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[Speaking Out] Magazine Deleted Article Claiming Comfort Women Were Not Sex Slaves

This incident represents the second infringement on academic freedom this year in the debate about the history of wartime comfort women.

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An online magazine on international affairs based in the United States carried a South Korean scholar’s contribution claiming wartime comfort women were not sex slaves. 

But then the publication quickly deleted the article and apologized for publishing the contribution. The magazine then replaced the contribution with another scholar’s article claiming comfort women were sex slaves. 

This incident represents this year’s second infringement on academic freedom regarding comfort women, following a request for withdrawal of Harvard Law School Professor J. Mark Ramseyer’s paper from an academic journal. 

Editors Succumbed to Protests 

On November 14, 2021 The Diplomat carried a contribution titled “Anti-Japan Tribalism on the Comfort Women Issue” by Lee Wooyeon. Lee was a co-author of the book Anti-Japan Tribalism (Bungeishunju Publisher, 2019) that has become a bestseller in Japan and South Korea. The contribution said: 

“Comfort women” were engaged in a “high-risk, high-return” occupation. Some occasionally earned enormous sums, and a great many returned to Korea or reentered the workforce after their contracted term of employment ended. Restrictions of daily freedoms applied equally to military personnel, civilian employees, nurses, and anyone else in the battlefield environment. In conclusion, comfort women were not sex slaves, but sex workers who were fundamentally no different from today’s sex industry workers. 

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Diplomat editors then received protests from readers in South Korea and the United States. On November 15, they deleted Lee’s contribution and posted a message of apology, saying:

Over the weekend The Diplomat published an article that contained inaccurate and insensitive statements about South Korean ‘comfort women.’ This article did not meet our editorial standards and we are addressing the issue internally. We apologize. 

David Ambaras, a professor of history at North Carolina State University who opposed the publication of the Ramseyer paper, continued his protest by making a post on an SNS, with the demand: “The editors still owe it to the public to explain why they allowed it to appear in the first place and what steps they will take to avoid such mistakes moving forward.”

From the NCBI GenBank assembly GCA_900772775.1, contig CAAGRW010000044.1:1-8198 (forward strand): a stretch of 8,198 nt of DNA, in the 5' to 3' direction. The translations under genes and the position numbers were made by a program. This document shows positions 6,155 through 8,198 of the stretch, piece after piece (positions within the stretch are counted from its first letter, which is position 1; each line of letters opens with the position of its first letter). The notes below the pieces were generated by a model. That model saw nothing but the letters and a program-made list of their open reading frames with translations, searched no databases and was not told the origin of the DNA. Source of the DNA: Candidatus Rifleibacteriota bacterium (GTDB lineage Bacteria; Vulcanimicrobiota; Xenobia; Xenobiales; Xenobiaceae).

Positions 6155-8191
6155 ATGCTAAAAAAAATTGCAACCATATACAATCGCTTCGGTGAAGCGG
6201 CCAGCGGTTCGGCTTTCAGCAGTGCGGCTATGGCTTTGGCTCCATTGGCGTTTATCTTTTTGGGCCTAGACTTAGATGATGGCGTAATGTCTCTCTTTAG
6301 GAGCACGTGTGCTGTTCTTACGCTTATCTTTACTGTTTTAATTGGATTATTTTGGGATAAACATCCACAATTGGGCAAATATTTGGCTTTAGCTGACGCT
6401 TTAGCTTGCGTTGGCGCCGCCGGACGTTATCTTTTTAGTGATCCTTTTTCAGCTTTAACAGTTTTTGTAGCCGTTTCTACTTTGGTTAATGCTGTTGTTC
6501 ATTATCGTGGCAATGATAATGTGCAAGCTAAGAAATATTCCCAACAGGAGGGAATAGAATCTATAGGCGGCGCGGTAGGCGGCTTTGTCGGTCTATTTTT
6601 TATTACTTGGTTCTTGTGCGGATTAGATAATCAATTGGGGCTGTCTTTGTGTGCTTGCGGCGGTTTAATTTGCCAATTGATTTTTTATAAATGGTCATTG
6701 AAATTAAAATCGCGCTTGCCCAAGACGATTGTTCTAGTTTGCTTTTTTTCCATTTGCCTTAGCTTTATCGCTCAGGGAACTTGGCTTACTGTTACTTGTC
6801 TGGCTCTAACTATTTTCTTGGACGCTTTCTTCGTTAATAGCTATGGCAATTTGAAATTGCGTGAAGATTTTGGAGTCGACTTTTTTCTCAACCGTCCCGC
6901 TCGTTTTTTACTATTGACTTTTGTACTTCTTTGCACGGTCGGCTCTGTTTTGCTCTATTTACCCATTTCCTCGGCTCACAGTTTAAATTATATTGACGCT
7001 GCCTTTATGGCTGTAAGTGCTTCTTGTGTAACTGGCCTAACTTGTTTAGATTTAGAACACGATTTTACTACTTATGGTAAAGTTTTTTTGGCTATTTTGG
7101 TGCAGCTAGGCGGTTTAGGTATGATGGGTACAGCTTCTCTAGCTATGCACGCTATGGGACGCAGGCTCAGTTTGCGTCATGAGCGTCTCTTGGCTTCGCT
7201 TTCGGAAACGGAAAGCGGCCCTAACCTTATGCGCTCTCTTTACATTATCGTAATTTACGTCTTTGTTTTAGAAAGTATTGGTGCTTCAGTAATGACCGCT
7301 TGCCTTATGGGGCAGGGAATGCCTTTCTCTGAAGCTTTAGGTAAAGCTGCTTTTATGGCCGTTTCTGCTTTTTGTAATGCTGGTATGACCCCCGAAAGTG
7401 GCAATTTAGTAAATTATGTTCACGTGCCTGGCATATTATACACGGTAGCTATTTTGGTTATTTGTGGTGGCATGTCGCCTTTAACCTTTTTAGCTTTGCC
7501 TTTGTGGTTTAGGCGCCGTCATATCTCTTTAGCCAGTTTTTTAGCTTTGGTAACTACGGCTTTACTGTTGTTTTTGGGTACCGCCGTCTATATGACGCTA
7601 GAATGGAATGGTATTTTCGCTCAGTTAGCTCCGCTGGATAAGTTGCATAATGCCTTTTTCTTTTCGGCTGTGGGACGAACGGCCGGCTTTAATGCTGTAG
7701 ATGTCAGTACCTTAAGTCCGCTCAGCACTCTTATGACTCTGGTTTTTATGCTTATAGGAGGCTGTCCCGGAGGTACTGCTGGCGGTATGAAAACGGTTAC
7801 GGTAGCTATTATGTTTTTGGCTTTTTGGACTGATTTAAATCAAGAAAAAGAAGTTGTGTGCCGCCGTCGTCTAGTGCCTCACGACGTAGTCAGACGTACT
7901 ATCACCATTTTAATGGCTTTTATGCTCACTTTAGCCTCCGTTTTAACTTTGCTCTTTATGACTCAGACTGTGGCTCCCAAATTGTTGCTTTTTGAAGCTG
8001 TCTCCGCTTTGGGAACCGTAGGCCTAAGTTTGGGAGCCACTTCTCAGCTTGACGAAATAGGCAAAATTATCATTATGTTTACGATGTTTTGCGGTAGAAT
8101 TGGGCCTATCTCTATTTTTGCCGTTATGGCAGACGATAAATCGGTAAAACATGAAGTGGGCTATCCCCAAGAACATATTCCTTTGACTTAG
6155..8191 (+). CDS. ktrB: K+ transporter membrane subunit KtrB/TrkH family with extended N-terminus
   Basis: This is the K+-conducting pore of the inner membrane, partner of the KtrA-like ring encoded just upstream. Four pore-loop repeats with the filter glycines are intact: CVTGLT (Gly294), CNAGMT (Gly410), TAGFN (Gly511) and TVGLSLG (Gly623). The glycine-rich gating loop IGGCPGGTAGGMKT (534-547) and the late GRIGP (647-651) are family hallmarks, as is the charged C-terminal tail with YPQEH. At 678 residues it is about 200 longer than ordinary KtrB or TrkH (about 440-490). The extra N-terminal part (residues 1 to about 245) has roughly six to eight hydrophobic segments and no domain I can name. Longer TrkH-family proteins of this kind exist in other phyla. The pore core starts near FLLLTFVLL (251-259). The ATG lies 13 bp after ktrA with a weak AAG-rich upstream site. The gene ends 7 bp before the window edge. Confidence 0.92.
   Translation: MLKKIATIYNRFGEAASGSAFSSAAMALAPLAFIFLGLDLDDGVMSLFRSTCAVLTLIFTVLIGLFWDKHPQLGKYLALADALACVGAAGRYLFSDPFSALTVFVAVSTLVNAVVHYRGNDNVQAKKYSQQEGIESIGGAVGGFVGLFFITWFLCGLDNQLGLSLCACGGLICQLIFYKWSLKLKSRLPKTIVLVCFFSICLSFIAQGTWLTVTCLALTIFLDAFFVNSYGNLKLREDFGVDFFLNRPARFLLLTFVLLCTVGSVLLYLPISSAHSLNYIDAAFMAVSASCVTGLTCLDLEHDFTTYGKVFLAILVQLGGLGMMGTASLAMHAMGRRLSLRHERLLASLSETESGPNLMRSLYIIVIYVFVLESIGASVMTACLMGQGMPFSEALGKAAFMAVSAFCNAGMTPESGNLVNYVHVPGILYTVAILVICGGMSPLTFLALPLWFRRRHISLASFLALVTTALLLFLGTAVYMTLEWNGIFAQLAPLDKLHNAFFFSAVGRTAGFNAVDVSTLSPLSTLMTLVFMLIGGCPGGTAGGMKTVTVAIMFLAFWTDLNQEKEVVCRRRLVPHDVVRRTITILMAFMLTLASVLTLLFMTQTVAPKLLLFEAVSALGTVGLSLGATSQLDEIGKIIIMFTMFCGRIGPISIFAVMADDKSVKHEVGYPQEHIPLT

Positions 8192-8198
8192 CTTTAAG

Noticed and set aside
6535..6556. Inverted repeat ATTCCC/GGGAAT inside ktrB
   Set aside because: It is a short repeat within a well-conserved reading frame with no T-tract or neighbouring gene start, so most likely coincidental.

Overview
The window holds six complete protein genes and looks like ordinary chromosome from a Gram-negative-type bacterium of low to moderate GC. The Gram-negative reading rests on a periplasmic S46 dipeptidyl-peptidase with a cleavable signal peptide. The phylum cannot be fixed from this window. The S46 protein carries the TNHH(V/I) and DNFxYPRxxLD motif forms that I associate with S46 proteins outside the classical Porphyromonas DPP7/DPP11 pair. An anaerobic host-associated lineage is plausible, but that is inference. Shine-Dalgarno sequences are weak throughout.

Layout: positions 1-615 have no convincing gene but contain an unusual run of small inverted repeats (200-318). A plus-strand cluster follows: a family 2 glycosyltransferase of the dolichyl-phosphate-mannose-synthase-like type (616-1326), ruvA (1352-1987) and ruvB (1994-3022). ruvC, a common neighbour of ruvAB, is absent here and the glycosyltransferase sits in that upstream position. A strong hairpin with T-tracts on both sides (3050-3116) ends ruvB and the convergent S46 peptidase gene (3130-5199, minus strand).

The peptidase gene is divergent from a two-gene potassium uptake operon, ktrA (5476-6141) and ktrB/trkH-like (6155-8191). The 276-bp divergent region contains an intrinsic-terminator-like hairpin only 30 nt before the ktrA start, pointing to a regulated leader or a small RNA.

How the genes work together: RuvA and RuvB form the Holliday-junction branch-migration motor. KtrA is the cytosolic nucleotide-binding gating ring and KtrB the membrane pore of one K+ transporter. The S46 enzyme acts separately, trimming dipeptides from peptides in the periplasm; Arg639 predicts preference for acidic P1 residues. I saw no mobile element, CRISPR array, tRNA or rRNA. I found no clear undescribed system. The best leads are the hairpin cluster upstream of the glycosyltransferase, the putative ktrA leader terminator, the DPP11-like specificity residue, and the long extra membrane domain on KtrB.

On November 18, The Diplomat published an article titled “Why Did the 2015 Japan-Korea ‘Comfort Women’ Agreement Fall Apart?” by Yuji Hosaka, a naturalized South Korean scholar from Japan who has been claiming the Takeshima Islands as South Korean territory and comfort women as sex slaves. 

In an SNS message on November 19, a South Korean correspondent for The Diplomat thanked Hosaka for writing the article in response to an urgent request and described the publication of Lee’s contribution as an unforgivable mistake. 

Infringement on Academic Freedom 

The above is what happened. Instead of deleting Lee’s contribution, The Diplomat should have set a stage for debate by publishing both Lee’s and Hosaka’s articles. I cannot but conclude that academic freedom and freedom of speech have been remarkably infringed upon in that publication and in the United States regarding the comfort women issue. 

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On November 29, 2021, the Japan Institute for National Fundamentals announced a policy proposal calling for improving Japan’s international public relations regime regarding history awareness. I would like to emphasize that Japan’s government and private sectors should cooperate in strengthening public relations regarding history awareness in the United States. 

You can find the full text of the article deleted by The Diplomat in another article by author Lee Wooyoun at this link.

(A version of this article was first published by the Japan Institute for National Fundamentals, Speaking Out #860 in English on December 6, 2021 and in Japanese on December 2, 2021.)

Author: Tsutomu Nishioka

Tsutomu Nishioka is a senior fellow and a Planning Committee member at the Japan Institute for National Fundamentals and a visiting professor at Reitaku University. He covers South and North Koreas.

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